Never a screamer, he had his own style, midway between Elvis’s earthiness, and Billy Fury’s yearning and The Everly Brothers’ purity, and the album had a fine version of the latter’s Love Of My Life. The Wilde singing persona also came across on Dream Lover. “That was a song I liked, but I sang it my way. I had my own tone and it came across on that. I sung it in a lower key to Bobby Darin, which suited the timbre of my voice.”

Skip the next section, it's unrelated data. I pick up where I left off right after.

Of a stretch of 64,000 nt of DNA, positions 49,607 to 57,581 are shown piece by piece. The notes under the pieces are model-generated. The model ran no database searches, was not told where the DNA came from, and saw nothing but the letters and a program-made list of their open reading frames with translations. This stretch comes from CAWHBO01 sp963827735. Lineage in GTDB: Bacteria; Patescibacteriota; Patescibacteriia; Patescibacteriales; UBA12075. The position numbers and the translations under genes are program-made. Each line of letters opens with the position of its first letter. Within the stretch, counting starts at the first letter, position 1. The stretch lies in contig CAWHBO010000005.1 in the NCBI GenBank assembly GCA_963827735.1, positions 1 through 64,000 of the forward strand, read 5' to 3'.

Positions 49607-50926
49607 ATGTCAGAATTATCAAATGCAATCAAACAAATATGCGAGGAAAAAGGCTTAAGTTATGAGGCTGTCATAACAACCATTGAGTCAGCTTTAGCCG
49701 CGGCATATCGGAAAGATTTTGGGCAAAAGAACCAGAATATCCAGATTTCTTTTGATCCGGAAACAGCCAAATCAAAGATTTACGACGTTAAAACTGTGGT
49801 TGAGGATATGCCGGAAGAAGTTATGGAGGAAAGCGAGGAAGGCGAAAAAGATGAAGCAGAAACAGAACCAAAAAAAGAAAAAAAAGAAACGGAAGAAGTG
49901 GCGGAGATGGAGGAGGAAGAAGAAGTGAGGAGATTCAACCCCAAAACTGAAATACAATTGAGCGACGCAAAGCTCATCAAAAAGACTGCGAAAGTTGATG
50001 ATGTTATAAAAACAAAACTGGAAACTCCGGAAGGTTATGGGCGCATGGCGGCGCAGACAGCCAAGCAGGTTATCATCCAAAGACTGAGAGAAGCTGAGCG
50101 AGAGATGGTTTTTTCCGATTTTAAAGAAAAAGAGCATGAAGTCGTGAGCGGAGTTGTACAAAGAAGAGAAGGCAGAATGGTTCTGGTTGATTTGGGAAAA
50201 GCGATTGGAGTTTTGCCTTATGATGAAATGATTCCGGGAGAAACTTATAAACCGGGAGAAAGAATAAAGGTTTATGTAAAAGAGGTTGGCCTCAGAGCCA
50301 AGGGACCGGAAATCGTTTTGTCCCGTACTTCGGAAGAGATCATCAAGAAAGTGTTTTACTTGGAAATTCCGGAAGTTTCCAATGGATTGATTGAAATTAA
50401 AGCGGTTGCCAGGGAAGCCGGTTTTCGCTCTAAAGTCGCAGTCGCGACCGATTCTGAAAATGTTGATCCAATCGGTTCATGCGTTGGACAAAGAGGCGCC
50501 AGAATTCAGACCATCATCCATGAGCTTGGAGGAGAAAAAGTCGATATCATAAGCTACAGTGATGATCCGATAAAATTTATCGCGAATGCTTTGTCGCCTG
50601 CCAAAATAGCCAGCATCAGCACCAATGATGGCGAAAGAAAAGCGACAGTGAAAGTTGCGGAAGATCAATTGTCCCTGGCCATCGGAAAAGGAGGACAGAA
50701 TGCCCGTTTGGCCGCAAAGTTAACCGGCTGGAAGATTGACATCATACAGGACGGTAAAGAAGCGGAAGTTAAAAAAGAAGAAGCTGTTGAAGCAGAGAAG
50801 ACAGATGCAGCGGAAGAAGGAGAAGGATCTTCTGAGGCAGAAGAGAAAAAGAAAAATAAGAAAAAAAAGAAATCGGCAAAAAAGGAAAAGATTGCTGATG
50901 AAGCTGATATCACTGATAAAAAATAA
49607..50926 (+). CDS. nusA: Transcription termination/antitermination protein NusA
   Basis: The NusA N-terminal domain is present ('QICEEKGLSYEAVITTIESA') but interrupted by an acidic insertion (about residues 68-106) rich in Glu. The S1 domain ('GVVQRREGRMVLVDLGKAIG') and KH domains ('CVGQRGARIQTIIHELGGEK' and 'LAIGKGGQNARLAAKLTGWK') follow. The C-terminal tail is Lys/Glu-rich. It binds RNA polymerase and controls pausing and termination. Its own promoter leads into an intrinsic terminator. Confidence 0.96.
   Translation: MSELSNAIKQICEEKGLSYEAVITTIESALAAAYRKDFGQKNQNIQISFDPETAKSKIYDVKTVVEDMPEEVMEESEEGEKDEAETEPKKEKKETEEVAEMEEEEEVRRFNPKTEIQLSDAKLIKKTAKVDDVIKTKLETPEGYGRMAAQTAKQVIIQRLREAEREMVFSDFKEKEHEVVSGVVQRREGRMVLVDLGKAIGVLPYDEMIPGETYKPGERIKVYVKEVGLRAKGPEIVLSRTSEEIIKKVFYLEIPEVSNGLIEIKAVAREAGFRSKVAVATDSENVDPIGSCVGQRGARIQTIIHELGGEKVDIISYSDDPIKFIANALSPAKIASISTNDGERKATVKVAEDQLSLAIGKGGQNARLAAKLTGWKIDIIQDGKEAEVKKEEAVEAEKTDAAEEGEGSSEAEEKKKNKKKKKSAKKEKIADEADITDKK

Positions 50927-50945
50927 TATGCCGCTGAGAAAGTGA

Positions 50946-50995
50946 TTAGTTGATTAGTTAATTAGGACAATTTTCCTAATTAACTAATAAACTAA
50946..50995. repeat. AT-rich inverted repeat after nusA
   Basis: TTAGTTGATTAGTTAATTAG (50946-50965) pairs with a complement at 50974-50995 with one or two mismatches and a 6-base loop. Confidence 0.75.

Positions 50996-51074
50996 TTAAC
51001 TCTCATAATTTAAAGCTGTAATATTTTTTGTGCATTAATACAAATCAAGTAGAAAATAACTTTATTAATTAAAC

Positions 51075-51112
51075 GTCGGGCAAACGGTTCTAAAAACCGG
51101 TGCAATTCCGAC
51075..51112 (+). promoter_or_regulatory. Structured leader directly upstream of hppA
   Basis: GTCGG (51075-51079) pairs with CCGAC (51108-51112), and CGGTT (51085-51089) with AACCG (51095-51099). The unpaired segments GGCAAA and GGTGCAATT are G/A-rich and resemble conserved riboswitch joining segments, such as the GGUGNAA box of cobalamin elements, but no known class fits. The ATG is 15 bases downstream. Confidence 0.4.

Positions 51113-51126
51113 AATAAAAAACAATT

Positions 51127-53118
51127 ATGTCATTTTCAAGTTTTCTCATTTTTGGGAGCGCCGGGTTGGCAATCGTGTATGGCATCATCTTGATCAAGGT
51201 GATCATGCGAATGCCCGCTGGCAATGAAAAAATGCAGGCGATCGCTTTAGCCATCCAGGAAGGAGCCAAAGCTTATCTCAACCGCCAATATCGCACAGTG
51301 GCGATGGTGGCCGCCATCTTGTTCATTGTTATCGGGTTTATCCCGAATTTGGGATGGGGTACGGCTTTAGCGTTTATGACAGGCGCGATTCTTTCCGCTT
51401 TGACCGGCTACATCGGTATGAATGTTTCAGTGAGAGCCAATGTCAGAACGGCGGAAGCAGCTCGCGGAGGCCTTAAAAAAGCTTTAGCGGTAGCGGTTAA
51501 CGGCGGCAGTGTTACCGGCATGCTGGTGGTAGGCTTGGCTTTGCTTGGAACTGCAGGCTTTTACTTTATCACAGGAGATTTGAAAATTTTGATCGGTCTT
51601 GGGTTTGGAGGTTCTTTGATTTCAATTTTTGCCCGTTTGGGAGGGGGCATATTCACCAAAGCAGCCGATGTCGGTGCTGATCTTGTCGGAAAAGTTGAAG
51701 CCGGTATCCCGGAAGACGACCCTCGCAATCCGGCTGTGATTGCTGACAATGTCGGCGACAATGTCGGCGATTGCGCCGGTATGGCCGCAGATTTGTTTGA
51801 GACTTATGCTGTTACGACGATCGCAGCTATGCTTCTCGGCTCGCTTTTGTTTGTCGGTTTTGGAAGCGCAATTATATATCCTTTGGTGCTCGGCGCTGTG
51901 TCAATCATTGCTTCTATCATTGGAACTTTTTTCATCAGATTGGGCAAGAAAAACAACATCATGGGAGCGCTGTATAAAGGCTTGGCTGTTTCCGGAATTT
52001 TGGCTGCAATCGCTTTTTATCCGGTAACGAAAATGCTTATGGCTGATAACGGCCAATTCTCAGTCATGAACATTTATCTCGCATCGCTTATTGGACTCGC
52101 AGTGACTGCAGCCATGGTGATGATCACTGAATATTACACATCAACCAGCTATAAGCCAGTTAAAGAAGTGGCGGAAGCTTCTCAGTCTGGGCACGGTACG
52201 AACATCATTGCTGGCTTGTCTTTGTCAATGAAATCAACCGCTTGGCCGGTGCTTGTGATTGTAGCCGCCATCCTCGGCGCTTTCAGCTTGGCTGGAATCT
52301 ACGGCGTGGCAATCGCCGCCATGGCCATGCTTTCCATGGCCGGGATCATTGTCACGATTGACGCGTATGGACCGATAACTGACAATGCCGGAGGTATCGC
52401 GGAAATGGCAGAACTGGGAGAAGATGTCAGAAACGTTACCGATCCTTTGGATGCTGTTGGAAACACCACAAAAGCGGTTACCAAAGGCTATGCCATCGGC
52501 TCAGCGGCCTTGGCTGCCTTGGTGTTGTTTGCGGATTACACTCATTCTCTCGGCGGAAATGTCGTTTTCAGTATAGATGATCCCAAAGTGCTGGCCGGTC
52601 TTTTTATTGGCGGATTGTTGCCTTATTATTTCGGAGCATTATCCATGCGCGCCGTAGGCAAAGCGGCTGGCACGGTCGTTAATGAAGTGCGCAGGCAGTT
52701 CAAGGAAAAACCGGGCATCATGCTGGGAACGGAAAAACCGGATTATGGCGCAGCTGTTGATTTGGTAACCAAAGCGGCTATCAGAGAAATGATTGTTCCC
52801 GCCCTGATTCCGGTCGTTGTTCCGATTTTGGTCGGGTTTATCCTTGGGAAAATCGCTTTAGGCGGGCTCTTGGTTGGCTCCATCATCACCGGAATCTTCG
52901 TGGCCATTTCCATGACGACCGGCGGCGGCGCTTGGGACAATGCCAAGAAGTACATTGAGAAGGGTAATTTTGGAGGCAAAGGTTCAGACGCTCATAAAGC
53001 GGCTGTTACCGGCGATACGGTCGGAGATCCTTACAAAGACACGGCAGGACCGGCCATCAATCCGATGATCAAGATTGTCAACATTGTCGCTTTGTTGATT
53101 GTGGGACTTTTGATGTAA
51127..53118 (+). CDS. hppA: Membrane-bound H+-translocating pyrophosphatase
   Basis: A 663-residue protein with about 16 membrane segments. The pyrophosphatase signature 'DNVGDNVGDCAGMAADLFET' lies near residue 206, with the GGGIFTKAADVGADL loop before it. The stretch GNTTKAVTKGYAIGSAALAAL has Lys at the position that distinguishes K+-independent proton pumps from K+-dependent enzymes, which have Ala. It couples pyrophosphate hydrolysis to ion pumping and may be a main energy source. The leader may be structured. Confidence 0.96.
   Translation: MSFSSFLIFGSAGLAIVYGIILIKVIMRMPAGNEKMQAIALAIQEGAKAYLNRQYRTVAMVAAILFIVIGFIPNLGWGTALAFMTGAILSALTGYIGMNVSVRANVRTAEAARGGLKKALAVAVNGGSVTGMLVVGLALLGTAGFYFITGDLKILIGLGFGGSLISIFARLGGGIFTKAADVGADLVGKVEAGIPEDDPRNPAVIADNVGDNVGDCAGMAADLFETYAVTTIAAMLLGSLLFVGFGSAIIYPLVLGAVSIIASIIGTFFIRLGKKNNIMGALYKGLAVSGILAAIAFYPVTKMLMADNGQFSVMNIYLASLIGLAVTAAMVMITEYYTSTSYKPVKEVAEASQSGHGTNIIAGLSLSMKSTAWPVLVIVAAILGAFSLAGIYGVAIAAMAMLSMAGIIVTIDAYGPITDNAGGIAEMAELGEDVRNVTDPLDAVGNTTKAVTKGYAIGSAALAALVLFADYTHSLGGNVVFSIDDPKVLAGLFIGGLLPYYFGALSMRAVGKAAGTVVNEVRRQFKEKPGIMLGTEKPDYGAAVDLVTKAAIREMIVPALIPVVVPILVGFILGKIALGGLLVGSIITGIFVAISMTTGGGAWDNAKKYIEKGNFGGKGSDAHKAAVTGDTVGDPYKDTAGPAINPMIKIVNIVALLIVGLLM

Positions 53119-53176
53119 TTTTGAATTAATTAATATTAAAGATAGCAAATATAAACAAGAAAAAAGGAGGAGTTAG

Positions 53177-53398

The one outright rockabilly number Blue Moon Of Kentucky stuck close to Presley’s Sun reworking, but as The Wildcats had an electric bass, rim shots on the snare drum, Bill Haley-style, replicated the click of slap bass. More interesting was the take on Arthur ‘Big Boy’ Crudup’s So Glad You’re Mine, again familiar to Wilde thanks to Presley’s version, but which sat well with his love for the blues. Like Elvis, he recorded it as a shuffle, but ditched the barrelhouse piano for a kettledrum, and stamped his own vocal signature on it by dropping his voice and drawing out the words on the punchline. Some stinging breaks from Sullivan rounded off an excellent recording. “The lines are funny,” argues Wilde. “What does ‘she’s like a cannonball’ mean? But it’s effective. I loved Elvis’s work but it had that kind of Frankie Laine impact where it reaches out and hits you on the nose!”